Instead of concentrating on my own philanthropic efforts, I’ve been helping my son get his first cause off the ground.  I’ve been encouraging his young entrepreneurial spirit and have opened my eyes even more to his big heart, filled with compassion for others.   I watched his entire classroom fold paper airplanes from art that could only be drawn from the eyes of child about the ugly tragedies in Japan.  I stood and watched as my son coached an entire classroom on how to make the paper  origami planes that he loves to make so much, and watched as  little their third-grade faces lit-up as they launched them into the air outside.  I noticed that when you look up on a sunny workday for no other reason than to see paper airplanes soar, you take in things you forget to see like the sun and the sky and the clouds and the very tips of tree-tops too.  You can check out my son’s efforts at

I received TWO massages this month, and didn’t allow myself to fall asleep during either one of them, and even spent time relaxing in an infra-red sauna to rejuvenate my body and spirit.

I’ve said thank you and complimented more, and argued and criticized less.  (We humans don’t even realize that we are sometimes controversial just to be controversial.)

I stopped to pet and play with our animals more.  In time I had forgotten to stoop to pet my best friend who greets me at the door, every single time I’ve been away.

I’ve even eaten breakfast a few times…ok, so it was just a banana, but at least I had something to nourish my body besides coffee before noon.

And after all that, business obligations were met, deadlines at TAG! were kept, the laundry and housework still got done, and I am not one bit worse-for-the wear.  So, that’s all I really have to say about that.


Author: Tonia Allen Gould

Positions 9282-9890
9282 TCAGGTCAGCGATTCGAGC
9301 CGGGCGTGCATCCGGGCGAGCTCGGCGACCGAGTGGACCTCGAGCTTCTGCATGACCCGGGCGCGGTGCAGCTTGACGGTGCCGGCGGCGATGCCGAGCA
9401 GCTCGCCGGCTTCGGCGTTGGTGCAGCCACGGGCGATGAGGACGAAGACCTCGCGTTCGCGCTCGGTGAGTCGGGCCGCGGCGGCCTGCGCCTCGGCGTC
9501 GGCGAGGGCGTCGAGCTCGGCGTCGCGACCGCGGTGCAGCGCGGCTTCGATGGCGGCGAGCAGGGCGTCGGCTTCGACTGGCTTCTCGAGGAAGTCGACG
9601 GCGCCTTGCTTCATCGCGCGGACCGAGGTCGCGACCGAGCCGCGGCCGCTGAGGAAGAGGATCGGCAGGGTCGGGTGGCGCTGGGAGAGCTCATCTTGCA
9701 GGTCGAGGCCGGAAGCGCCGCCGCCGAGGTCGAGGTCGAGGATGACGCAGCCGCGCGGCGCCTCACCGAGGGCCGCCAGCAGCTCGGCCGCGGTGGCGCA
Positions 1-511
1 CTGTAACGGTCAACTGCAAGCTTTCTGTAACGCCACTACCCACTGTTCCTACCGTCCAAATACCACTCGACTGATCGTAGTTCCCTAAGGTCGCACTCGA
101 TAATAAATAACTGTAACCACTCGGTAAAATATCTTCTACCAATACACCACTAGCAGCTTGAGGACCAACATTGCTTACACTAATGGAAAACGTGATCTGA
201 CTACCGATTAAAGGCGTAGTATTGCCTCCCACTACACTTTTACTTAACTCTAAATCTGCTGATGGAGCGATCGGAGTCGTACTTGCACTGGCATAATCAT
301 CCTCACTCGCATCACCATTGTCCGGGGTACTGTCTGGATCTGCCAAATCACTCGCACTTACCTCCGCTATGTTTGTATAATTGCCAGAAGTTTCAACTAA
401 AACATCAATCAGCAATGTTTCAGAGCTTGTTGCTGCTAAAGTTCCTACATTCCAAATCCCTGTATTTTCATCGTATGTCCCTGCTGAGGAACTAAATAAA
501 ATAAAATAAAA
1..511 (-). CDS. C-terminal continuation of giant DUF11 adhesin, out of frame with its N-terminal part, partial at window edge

Tonia Allen Gould is the CEO of Tagsource, a 25-year-old Consumer Promotions and Marketing Agency, she's founder of the Finding Corte Magore Project, and children's book author of Samuel T. Moore of Corte Magore. Here, on this blog, she writes about whatever compels her at the moment. In her book, she explores the concepts of perseverance, hard work, bullying, and finding a place to call home for young readers. The impetus of the Finding Corte Magore project stems from Tonia's background - growing-up below the poverty line, in rural Indiana. A product of Indiana's foster care system, she is the first to say that books, a solid education and teachers, taught her there was a life for herself, tangible and within her reach, she just had to reach out and grab it. After publishing her first book, she decided she wanted to find an island and make it real, by naming it after the fictional place in her book, “Corte Magore,” and utilize it for social and environmental good. Today, the 29-acre island of Corte Magore at Hog Cay, Nicaragua- through a joint partnership with Ambassador Francisco Campbell, the Nicaraguan Ambassador to the U.S.-will be utilized by the Finding Corte Magore Project to work to keep Nicaraguan children in school. The Finding Corte Magore Project works virtually to connect a global community of students and institutions with the plight of educationally and economically repressed Nicaragua. The project involves showcasing and managing one of the country's own beautiful islands in its educational and environmental initiatives. The goal of The Finding Corte Magore Project is to create social awareness coupled with building a sustainable, positive and long-term educational impact on the country's children who have an on-average fifth grade dropout rate. In addition, Tonia is a promotional products industry veteran. She is the founder and CEO of 25-year old Tagsource, LLC (AKA TAG! The Creative Source). She currently serves on the BOD for the Specialty Advertising Association of California (SAAC), is an "Industry Voice", a recipient of a PPAI Golden Pyramid, and has been named on ASI’s Hot List. She is the recipient of Supplier of the Year award through the Women’s Business Enterprise Council West, as nominated by Fortune 500 companies.